Anyone notice something wrong with this picture? I sure do. Everyone but the wealthiest 1.2 percent gets shafted.

Senator Baucus cites “a potential drop in tax-deductible gifts to charities” as the reason for his objections, but this seems very improbable. The 1.2 percent can still “take deductions at the same level as in the Reagan years: a 28 percent rate, nearly twice what most taxpayers can claim.”

I also believe most charities would not object if the money were being used to create universal healthcare, especially those working to help the poor. They usually have a line item in their budget for heath care advocacy. If there were universal healthcare in the U.S., their budgets would be greatly reduced because their clients would no longer need their assistance in the area of health care.

[Quotes from: NYT “Obama’s Budget Faces Test Among Party” Jackie Calmes & Carl Hulse, March 11, 2009]

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By jerrypl, March 10, 2009 at 9:39 pm Link to this comment

Single payer, I don’t believe has ever been on the table. Only the “health insurance that everyone can afford” discussion has been on the table. As Dean Baker, Ph.D. has written, if President Obama offers a national plan for anyone who cannot find a private insurance policy plan that meets their needs, private insurance will never be able to compete. They spend around 17% on administrative costs, while Medicare’s cost are only ~4%. Private insurance buys billions for marketing. Medicare does not. The costs from the States and the Feds to regulate, monitor, and scrutinize all the different hospitals and doctors rules and regulations in each and every state will not need to be needed, since the government would be centralizing all of it. Manufacturers and other employers would no longer need to have health insurance costs on their balance sheets, and could then use those dollars for better use, would make them more competitive around the globe. It is time.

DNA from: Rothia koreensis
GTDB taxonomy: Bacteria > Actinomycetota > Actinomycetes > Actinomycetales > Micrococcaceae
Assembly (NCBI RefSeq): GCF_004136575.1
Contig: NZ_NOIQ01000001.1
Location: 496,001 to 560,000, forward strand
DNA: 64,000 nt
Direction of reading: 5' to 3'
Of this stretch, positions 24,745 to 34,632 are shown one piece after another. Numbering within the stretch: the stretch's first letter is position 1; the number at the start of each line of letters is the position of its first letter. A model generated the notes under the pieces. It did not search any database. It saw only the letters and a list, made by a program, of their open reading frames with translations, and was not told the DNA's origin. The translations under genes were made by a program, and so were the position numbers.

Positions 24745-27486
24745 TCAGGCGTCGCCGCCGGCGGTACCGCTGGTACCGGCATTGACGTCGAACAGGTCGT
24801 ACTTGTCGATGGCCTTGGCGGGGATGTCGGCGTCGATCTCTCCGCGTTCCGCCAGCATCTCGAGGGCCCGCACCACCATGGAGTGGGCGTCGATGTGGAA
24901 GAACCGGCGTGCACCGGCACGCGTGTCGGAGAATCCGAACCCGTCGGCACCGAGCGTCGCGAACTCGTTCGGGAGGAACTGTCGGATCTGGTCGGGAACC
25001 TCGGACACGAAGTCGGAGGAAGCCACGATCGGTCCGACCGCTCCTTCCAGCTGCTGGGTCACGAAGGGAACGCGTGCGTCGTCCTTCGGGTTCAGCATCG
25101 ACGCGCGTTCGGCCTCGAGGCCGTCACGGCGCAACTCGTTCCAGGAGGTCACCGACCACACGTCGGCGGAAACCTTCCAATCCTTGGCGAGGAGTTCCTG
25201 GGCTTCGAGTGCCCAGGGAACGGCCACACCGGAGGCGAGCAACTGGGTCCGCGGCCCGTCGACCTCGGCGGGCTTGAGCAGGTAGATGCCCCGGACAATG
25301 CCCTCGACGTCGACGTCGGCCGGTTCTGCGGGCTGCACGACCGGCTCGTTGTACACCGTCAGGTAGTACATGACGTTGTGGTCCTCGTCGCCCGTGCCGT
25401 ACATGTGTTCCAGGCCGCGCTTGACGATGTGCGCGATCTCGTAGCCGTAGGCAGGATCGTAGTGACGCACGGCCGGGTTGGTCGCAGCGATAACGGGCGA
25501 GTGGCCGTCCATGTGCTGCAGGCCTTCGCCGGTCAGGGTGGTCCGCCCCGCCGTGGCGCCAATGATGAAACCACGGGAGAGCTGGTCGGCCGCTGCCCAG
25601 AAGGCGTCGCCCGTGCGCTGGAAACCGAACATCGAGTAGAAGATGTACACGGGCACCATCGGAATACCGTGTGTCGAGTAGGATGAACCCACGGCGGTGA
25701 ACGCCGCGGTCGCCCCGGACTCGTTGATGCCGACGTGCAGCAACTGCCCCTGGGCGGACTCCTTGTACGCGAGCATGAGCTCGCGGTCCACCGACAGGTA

http://eye-on-washington.blogspot.com

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By Kevin, March 10, 2009 at 8:59 pm Link to this comment
(Unregistered commenter)

This is so obvious. If insurance company’s are a for-profit business, it’s in their best interest as a company (answerable to shareholders) to deny insurance claims to the sick. They get richer if you die instead of getting the treatments you need. If your in government and don’t realize this, your amazingly dumb. If you realize it and do nothing about it, well than you’re just immoral.

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By bg1, March 10, 2009 at 8:10 pm Link to this comment